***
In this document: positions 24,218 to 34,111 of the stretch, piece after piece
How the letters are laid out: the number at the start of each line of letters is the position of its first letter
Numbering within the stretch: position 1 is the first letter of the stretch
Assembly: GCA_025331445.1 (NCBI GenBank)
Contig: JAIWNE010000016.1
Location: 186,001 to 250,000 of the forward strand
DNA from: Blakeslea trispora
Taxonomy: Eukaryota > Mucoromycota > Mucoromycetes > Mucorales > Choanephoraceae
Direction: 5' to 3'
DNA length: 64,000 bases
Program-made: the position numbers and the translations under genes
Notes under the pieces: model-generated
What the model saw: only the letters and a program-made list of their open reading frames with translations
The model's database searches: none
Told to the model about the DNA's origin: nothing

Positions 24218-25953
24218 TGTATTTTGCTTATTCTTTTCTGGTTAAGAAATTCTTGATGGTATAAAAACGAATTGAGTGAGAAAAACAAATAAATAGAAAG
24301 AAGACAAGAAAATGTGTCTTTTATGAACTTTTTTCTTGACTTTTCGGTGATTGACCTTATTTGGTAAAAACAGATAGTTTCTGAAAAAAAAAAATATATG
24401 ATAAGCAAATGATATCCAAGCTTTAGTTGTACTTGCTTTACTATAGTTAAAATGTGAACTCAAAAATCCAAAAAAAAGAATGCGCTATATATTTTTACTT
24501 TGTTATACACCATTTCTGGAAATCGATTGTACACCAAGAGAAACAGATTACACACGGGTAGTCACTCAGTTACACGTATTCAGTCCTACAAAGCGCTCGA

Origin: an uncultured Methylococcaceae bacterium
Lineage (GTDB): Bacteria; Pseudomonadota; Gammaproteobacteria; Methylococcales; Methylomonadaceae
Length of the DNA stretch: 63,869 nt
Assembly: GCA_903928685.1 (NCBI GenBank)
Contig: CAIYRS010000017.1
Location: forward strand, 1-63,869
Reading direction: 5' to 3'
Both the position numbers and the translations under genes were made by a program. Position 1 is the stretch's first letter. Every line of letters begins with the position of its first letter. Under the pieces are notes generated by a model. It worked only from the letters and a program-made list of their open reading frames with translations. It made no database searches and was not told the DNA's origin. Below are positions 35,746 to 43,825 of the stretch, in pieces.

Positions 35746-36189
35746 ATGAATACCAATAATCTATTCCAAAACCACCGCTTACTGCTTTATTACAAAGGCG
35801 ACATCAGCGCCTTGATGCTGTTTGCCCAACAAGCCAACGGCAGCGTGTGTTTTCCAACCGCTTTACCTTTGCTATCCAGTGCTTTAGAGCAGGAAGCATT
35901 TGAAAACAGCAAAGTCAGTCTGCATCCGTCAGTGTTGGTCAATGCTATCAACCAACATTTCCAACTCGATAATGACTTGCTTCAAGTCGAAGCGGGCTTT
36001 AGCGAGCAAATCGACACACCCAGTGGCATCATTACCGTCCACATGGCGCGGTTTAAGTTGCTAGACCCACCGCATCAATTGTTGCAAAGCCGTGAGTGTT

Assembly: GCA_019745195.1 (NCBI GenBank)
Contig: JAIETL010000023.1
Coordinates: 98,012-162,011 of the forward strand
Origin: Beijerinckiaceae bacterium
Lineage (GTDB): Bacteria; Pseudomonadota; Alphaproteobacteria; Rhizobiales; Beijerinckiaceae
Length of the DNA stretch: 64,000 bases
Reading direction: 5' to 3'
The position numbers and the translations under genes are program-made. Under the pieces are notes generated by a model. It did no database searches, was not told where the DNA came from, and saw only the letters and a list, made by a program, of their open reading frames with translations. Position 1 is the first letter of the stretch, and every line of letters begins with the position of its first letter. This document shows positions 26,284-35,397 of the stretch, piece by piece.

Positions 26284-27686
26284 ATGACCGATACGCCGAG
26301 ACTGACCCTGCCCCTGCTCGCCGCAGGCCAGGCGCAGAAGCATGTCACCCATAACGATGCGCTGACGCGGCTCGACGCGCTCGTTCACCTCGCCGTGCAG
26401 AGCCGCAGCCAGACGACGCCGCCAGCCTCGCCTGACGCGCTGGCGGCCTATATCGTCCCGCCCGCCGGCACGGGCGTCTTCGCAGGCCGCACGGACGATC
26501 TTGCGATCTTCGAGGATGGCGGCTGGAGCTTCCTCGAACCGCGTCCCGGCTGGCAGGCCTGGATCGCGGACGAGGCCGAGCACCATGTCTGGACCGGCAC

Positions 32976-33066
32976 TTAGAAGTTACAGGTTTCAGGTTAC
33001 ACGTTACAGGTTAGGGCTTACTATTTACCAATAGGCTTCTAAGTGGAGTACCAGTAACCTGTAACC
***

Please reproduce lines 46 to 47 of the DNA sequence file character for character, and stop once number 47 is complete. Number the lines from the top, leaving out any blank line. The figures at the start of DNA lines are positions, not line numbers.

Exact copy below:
26501 TTGCGATCTTCGAGGATGGCGGCTGGAGCTTCCTCGAACCGCGTCCCGGCTGGCAGGCCTGGATCGCGGACGAGGCCGAGCACCATGTCTGGACCGGCAC

Positions 32976-33066